Scotland's downfall, like England's, was due to the number of unforced errors they made. Starting with Dan Park's kick-off straight into touch they made eight in the first half alone. France made five but they had much more possession and did far more passing.
With France playing from deep with a high tempo they benefited from Scotland's failings by scoring 20 points and wrapping up the game by half-time.
The wins by France and Wales came from playing with new coaches and new styles. The difference was that France's style was based on attack and Wales's on defence. The outcomes were the same and helped by opposition inefficiency.
Scotland's failure to score a try was worrying but England suffer from the same problem. The one they scored on Saturday was only the 13th in their last 10 games and they were tryless in five of them. An inability to finish let Wales survive a first half in which the visitors kicked poorly, lost the ball in contact and missed their jumpers in the lineout.
Toby Flood's try from a Wilkinson cross-kick to Vainikolo was not enough for the big total of 14 minutes of possession they were afforded in this period, double that of Wales. Even three clear linebreaks by Strettle, Flood and Balshaw led to naught.
Trying to make the most of their domination, England then fell into an error-strewn time. In all they made 17 unforced errors in the 24 minutes they had possession – that's a mistake every one minute 25 seconds.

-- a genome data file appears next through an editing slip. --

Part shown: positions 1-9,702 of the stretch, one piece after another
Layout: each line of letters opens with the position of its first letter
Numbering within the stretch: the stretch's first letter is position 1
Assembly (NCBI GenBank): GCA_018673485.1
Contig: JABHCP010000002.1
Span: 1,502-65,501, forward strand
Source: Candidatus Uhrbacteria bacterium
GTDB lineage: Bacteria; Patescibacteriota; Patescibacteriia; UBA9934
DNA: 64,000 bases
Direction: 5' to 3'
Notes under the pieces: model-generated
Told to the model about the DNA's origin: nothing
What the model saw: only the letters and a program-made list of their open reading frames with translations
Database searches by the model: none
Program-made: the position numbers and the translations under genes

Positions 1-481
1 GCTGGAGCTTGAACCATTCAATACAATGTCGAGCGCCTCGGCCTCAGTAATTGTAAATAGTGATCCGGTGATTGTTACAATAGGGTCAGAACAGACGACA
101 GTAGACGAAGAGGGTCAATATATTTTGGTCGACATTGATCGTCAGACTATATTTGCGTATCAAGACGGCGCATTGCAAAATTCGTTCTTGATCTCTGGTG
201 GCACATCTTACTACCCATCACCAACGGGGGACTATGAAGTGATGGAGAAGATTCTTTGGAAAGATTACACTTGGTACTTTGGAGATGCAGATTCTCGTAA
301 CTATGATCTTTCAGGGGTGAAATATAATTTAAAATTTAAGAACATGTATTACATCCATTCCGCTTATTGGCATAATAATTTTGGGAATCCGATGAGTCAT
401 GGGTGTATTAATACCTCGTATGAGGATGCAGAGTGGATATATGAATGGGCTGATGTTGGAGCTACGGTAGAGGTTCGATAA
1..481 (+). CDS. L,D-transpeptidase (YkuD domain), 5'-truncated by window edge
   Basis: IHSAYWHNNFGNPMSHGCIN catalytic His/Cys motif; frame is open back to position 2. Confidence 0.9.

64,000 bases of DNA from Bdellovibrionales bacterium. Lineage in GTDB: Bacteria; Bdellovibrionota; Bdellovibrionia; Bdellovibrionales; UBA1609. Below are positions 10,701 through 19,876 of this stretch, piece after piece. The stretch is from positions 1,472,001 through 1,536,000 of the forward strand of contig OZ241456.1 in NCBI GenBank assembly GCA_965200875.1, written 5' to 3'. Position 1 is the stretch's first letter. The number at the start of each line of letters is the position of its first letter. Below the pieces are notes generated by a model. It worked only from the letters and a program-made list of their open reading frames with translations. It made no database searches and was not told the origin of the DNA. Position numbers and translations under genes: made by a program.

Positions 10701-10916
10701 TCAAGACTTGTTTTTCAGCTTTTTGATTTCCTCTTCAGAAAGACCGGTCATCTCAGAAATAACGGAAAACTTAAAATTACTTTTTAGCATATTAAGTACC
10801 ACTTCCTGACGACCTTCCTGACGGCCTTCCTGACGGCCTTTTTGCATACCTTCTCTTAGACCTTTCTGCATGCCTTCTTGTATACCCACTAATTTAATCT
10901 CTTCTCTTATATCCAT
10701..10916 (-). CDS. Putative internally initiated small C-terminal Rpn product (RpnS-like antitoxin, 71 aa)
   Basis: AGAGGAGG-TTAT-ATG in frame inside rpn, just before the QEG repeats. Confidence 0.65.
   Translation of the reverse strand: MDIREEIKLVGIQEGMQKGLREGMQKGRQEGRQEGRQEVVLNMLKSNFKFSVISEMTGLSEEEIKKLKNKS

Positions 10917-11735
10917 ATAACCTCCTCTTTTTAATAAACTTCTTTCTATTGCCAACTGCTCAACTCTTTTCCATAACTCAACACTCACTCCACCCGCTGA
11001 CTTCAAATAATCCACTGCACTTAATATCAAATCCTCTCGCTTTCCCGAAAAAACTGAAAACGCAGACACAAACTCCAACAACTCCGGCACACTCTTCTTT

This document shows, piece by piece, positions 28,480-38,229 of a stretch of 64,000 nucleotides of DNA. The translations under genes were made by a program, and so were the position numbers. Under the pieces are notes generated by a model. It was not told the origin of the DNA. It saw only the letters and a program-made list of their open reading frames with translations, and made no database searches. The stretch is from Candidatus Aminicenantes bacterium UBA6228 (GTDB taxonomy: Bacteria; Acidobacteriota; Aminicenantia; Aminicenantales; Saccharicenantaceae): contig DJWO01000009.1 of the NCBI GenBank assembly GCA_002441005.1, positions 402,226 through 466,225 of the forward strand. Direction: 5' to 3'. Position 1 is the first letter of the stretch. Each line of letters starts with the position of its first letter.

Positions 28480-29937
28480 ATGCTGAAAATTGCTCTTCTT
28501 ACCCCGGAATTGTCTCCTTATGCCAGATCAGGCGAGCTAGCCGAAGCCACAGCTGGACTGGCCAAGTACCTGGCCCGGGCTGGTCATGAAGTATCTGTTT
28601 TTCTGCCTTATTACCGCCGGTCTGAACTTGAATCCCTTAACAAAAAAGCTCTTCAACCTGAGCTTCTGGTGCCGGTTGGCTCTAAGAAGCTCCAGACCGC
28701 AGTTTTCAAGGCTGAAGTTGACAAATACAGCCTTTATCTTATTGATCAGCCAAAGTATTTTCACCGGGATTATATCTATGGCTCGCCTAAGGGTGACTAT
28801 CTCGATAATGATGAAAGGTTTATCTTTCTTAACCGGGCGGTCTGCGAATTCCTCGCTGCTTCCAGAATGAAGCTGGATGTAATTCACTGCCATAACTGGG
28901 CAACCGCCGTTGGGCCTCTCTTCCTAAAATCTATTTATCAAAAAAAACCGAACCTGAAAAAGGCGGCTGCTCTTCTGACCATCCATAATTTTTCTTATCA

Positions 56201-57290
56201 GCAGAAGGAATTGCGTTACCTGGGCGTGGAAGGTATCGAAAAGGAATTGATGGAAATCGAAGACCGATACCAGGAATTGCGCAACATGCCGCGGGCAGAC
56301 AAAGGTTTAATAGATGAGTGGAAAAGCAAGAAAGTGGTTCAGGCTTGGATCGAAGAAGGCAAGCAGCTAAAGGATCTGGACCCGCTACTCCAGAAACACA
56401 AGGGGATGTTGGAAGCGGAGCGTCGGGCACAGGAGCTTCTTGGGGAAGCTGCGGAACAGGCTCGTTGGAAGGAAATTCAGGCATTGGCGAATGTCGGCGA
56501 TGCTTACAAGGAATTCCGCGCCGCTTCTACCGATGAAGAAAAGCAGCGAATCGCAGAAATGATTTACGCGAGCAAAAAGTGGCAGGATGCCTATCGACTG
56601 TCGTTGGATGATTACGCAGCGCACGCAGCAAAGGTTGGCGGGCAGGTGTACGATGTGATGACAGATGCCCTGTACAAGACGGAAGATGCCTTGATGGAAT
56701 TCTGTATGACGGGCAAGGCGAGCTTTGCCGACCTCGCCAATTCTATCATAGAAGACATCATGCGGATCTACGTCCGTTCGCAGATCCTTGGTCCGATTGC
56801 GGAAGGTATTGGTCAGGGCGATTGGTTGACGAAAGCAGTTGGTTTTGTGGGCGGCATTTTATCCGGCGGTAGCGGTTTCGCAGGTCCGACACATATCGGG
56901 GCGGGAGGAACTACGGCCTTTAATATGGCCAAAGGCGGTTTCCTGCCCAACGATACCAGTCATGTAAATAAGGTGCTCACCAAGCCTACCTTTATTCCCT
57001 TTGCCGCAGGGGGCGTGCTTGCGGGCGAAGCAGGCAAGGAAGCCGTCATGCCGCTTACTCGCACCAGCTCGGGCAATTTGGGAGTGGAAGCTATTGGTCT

Wales made five unforced errors in their 23 minutes of possession – a blunder every four minutes 31 seconds.
There was a difference in the cause of the errors by Scotland and England. Scotland's was due simply to bad play while England's seemed to come as a result of confusion and a lack of understanding about what they were trying to achieve.
Whereas the influence of Warren Gatland was characterised by a strong defensive display at close quarters – either side of half-time Wales stopped two driving mauls from five-metre lineouts – England did not give an impression of being comfortable despite their surging start.
The doubts about Brian Ashton's team were exposed in the second half by players who should know better: Balshaw and Gomarsall were both charged down by Phillips; Wilkinson welcomed Cipriani into the Six Nations with a misdirected long pass; and Sheridan, Vickery, Tindall and Gomarsall played hot cake with the ball. Hence the mistakes. Wales capitalised on these faults to score 13 points. Hook's footwork to beat Sackey and put Byrne away and a flawless six converted goal kicks helped give Wales this historic win.Reuse content